Changing to a raw, cooked or premade diet? What’s the next step?
First of all, congratulations on taking the next steps in giving your pet a healthier and better quality of life. Many opinions vary on changing over, so I say, as a pet parent, review your options and do what is comfortable for you.

Transitioning Your Pet to Raw
When making the change, you have options. Mix kibble with raw or cooked and slowly wean out the kibble, lessening the amount with each meal.

Example: 75% kibble to 25% raw, Day 1–2
65% kibble to 35% raw, Day 3–4
50% kibble to 50% raw, Day 4–5
35% kibble to 65% raw, Day 6–7
25% kibble to 75% raw, Day 8–9
By the 10th day, you’re on a complete raw, cooked or premade diet!

Tip when transitioning – If transitioning with kibble, soak the kibble in bone broth as it helps with an upset tummy, helps boost joint and immune health and makes it easier to digest while pumping natural, fresh nutrients into their system.

How We Did It – Tyson’s Story

Tyson had been on every kibble imaginable, from grain free to salmon to Royal Canine prescribed by the vet. Our last shot was Honest Kitchen Whitefish that we were on when we made the switch. We didn’t even think twice about making a change or even how to transition. For us, it was do or die! If this didn’t work, nothing would. Allergies were out of control and the Calcinosis Cutis was taking over his body and our life.

For the record, we like Honest Kitchen, so it would have been one we chose to stay on if raw didn’t work out, as some dogs don’t do well on it for various reasons we’ll discuss later.

There are things to look out for when switching to real food. Some dogs detox when making the switch. This means that the chemicals, carbs and crap in kibble are being expelled through the body. Some things you may notice would be:

  • Loose stools (keep organic pumpkin on hand)
  • Mucus filled diarrhea
  • Itching ears
  • Scratching skin and fur
  • Goopy eyes

Know that all of this is normal! It means the toxins are being expelled from the body so it can therefore properly absorb the nutrients from the real food diet. None of it happened with Tyson, but all dogs are different. A probiotic and digestive enzyme will help too if you wanted to add that along with the new meal plan. We have some favorites.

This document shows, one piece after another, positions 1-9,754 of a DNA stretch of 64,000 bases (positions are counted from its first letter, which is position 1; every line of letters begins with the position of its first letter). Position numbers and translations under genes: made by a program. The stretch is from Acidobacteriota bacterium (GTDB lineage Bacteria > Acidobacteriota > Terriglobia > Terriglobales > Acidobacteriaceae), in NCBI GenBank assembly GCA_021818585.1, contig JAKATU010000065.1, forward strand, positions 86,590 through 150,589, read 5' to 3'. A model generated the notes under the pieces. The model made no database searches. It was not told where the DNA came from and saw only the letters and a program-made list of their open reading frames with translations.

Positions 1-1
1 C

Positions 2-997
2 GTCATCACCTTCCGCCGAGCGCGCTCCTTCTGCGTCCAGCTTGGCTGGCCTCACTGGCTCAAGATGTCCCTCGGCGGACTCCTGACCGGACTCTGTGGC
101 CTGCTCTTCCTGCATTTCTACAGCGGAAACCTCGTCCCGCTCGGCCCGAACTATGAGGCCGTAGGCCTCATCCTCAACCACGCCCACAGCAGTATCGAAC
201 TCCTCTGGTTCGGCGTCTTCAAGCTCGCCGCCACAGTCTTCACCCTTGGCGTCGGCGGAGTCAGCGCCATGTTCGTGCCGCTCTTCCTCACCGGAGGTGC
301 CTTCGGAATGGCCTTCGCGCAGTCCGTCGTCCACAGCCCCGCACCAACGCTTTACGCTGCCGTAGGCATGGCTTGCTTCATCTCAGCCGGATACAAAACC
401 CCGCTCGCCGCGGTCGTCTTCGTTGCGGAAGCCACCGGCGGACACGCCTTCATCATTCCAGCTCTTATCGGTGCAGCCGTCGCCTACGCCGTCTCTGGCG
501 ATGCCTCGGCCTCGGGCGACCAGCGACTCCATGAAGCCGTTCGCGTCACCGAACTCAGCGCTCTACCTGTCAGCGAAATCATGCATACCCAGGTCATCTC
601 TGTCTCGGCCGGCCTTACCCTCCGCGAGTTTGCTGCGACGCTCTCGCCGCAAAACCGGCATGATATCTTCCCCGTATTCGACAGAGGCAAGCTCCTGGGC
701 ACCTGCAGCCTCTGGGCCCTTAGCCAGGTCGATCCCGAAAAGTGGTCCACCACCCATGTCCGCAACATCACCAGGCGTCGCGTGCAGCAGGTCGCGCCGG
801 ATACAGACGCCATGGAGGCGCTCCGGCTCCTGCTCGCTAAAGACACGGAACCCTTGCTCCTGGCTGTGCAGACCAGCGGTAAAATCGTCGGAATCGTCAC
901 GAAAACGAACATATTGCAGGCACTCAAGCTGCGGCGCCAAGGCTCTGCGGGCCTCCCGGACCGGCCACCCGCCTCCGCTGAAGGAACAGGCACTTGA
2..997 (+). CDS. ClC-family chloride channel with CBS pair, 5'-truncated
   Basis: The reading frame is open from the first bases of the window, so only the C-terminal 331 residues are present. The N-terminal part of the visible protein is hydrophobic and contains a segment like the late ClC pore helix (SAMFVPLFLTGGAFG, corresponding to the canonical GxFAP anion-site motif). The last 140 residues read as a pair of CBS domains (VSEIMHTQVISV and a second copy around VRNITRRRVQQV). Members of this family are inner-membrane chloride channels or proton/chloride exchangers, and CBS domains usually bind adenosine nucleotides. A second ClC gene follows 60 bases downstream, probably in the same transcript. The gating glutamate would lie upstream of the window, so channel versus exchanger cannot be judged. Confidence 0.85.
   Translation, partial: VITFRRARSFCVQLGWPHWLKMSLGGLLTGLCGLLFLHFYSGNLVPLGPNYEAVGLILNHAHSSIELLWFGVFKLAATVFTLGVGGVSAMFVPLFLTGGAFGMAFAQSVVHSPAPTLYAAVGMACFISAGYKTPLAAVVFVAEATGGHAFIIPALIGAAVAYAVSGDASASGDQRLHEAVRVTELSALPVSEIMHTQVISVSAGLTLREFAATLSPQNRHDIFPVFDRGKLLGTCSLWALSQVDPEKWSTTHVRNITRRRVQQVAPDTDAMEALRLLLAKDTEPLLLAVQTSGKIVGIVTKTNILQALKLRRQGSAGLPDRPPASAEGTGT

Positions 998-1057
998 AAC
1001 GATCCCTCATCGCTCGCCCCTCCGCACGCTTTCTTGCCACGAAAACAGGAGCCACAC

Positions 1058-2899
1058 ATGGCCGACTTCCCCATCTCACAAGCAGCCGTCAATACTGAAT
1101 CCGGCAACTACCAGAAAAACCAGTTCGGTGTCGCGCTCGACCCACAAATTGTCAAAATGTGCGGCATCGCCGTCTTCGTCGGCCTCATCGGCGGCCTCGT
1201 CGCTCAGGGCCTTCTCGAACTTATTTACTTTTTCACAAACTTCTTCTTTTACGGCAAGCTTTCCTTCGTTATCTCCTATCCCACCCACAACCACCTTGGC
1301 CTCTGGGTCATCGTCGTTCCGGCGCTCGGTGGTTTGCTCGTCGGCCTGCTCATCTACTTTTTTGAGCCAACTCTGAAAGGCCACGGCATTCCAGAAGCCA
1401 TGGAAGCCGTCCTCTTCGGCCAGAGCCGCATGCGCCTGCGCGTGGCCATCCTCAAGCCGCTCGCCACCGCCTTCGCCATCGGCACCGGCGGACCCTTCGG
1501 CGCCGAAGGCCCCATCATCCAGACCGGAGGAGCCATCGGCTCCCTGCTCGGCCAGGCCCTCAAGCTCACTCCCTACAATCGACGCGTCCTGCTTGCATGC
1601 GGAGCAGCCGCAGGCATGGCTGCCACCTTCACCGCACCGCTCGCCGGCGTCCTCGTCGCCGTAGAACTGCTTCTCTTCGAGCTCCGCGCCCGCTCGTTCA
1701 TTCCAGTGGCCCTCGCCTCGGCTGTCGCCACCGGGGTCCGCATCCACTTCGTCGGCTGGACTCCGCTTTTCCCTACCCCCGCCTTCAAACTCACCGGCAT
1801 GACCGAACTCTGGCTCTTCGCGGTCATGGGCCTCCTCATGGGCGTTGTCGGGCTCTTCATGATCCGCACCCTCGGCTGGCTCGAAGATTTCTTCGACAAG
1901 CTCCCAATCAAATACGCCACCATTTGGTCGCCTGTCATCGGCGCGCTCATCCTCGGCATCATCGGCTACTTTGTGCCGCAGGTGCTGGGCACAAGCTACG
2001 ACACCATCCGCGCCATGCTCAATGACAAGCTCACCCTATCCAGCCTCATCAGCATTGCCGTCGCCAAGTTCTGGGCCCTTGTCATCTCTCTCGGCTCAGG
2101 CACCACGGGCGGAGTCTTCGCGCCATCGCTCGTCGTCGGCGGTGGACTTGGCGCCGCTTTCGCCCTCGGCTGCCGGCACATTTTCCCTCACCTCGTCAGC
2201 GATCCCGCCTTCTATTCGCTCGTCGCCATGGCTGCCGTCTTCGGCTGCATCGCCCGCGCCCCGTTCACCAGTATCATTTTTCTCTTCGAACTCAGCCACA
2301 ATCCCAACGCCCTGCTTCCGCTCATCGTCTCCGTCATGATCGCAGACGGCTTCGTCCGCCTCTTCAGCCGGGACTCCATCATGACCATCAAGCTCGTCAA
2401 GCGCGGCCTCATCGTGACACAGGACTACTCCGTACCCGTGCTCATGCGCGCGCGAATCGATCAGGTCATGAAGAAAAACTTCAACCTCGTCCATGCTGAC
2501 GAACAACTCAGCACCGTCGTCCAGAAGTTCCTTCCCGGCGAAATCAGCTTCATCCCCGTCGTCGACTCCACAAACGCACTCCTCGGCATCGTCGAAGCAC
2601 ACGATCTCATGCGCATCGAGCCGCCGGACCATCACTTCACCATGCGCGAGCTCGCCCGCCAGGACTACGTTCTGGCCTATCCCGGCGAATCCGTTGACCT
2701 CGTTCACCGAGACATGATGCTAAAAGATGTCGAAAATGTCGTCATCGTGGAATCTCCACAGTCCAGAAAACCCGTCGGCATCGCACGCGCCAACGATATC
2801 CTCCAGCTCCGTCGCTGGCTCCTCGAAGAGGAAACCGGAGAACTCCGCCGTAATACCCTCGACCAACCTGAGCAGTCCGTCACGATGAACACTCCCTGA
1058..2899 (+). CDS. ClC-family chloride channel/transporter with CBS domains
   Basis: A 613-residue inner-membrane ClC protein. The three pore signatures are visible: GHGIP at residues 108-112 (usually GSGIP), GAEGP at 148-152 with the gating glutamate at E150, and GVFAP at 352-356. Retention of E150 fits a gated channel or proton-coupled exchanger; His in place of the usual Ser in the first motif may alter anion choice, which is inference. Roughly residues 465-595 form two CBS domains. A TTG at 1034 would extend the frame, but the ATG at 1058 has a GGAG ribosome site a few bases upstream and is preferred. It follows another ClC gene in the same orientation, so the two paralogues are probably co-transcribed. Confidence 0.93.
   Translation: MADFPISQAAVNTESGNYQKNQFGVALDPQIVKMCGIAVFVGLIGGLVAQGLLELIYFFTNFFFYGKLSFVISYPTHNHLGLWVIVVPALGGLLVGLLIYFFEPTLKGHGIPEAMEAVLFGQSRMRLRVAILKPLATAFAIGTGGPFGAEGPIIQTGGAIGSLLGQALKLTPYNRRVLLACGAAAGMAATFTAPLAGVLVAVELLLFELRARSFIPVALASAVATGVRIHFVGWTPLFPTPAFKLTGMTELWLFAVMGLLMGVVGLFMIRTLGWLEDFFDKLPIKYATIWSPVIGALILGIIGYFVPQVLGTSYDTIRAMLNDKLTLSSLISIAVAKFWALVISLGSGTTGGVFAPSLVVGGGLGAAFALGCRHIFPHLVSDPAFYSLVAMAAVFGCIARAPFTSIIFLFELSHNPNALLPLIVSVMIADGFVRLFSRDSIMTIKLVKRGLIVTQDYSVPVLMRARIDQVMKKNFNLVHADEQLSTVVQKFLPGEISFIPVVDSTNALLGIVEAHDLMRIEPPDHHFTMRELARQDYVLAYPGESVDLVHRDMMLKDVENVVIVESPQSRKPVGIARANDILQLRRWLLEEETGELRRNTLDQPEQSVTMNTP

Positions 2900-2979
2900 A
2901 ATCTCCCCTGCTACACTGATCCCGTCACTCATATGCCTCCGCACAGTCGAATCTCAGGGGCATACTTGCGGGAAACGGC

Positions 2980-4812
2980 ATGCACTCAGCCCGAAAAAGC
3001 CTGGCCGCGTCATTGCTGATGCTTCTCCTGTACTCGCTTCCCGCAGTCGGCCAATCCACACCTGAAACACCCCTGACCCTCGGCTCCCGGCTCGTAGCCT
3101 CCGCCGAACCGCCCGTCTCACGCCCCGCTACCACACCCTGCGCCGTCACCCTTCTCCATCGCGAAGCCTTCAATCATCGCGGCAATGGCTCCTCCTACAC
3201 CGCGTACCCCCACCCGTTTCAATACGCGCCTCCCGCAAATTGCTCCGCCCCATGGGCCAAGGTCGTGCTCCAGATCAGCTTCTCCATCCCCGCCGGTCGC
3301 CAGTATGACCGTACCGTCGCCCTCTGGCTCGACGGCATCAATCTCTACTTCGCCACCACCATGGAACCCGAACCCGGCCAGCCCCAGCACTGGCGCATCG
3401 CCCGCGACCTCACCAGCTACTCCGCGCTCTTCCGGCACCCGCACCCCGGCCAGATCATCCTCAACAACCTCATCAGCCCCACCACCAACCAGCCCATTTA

Our Starter Diet
We started with a diet of whitefish (Tilapia, Halibut, etc.). It is best for itchy, yeasty dogs with staph. It is the most non-reactive meat source.

We cooked it in the oven for 30 minutes at 350˚ F until golden brown. We steamed/boiled green veggies in bone broth (use 2-3 varieties such as kale, zucchini, green beans, broccoli, spinach, celery, etc.). We used zucchini, green beans and spinach. We did 80% fish to 20% veggies. We did this for a month. Tyson lost weight, which was okay, because overweight bulldogs are not healthy bulldogs and the extra weight isn’t good for their joints. Kibble contains tons of carbs and filler whereas real food is a healthier option. We also added a digestive enzyme, Golden Paste, Goat Milk/kefir, a probiotic, Garlic, Colostrum and Ultra Oil (Omega 3’s).

We feed twice a dog. For dogs with major immune issues, or a lot of suppression with drugs, we suggest adding Transfactor (classic human kind). Golden Paste was added into both meals. After a month, and when he was doing well, we started giving little small chunks or real raw beef. He loved it and nearly took a finger off when it got close to his mouth. Once we knew he was okay on beef with no reactions, we started feeding beef with the green veggies, then after a few weeks, tried pork, then lamb, then duck and rotated so he got used to various proteins. Organs, green tripe, raw bones, marrow are other options for feeding we’ll talk about later on.